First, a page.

Black women leaders are seen as atypical and less effective—but only when their organization is failing

Black women face “double jeopardy” in the workplace

Reviewed by Tyrone Fleurizard


In 2009, the number of Black women leading Fortune 500 companies was one. Today, that number is zero, even as the number of Fortune 500 female CEOs hit an all-time record of thirty-seven this year. How are we to contend with this seeming contradiction? 

Dr. Ashleigh Shelby Rosette, Associate Professor of Management and Organizations at the Fuqua School of Business at Duke University, and Dr. Robert W. Livingston, Lecturer of Public Policy at Harvard Kennedy School, point to the “double jeopardy” Black women face in the workplace. The authors highlight the intersectionality of racism and sexism as a framework to understand how Black women are perceived at the highest levels of corporate leadership. 

Rosette and Livingston investigate how Black women leaders are perceived, relative to Black men or White women leaders with only one marginalized identity, under varying degrees of organizational performance. They hypothesized that because of the compounding nature of their Black and female identities, Black women will be perceived more negatively than Black men and White women, but only if their organization is not successful. The authors found that, indeed, only in the context of failing organizations, Black women leaders were perceived more negatively than other groups because their two marginalized identities are closely associated with failure rather than success.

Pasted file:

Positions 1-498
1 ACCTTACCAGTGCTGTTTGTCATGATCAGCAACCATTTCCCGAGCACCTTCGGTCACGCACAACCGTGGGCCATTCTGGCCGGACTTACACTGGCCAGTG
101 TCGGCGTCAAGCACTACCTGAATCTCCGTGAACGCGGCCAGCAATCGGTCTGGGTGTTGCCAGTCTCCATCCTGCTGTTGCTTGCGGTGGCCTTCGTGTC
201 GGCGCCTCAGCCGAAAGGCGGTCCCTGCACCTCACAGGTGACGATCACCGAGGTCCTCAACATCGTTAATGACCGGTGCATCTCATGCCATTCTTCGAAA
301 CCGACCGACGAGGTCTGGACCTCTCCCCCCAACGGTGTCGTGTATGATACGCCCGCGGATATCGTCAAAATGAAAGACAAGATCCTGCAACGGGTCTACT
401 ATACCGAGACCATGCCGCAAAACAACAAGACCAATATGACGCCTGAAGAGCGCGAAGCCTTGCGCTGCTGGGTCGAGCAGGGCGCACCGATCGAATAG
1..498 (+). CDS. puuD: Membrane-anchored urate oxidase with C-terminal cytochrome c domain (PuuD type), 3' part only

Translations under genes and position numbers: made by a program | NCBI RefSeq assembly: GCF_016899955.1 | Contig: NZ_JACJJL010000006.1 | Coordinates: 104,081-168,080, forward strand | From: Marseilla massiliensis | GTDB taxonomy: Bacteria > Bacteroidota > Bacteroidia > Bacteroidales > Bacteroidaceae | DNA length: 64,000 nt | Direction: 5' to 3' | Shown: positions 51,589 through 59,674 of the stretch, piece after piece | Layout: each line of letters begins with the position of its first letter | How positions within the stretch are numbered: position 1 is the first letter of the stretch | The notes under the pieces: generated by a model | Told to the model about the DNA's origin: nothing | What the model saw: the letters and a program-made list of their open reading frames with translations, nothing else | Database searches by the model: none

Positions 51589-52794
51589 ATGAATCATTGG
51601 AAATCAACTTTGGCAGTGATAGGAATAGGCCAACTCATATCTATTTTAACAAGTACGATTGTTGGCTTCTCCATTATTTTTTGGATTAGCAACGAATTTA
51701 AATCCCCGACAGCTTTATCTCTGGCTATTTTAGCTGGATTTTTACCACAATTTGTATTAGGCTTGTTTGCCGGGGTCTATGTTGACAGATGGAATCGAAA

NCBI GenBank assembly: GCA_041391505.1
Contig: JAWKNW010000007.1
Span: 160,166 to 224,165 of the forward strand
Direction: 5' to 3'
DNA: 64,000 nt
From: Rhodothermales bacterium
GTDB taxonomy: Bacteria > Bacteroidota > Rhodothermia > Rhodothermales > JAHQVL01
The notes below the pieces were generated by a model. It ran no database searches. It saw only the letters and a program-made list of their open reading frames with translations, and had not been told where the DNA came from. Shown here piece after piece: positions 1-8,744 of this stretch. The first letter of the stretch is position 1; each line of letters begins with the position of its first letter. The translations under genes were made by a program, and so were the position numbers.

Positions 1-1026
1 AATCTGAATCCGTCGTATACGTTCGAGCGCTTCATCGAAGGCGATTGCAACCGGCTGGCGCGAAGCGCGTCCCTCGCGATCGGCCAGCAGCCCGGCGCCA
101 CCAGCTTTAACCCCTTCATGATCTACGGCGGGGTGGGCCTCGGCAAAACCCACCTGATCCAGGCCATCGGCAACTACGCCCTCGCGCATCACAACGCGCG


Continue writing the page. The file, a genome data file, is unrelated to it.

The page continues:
Methods and Findings

The researchers asked over two-hundred participants to read a news article about a corporation, its senior executive, and its recent performance. Participants were then asked to rate how effective and typical they thought the executive was typical.

They found that:

  • Men were perceived as more effective and typical leaders than women.
  • White leaders were perceived as more effective and typical than Black leaders.
  • When organizations led by Black women were failing, the Black women leaders were rated more harshly than if the leader was from any other group. 
  • Under conditions of organizational success, Black women leaders were perceived just as effective and typical as Black men and White women leaders.


Based on the study findings, Black women executives may have to work extraordinarily harder than both Black men and White women executives to minimize mistakes on the job, given how high the stakes may be for them. The researchers suggest that companies establish measures to ensure that employees with intersectional identities are evaluated fairly, especially during times of organizational failure. This study adds to the growing body of work to better understand the intersectionality of racism and sexism and its consequences.


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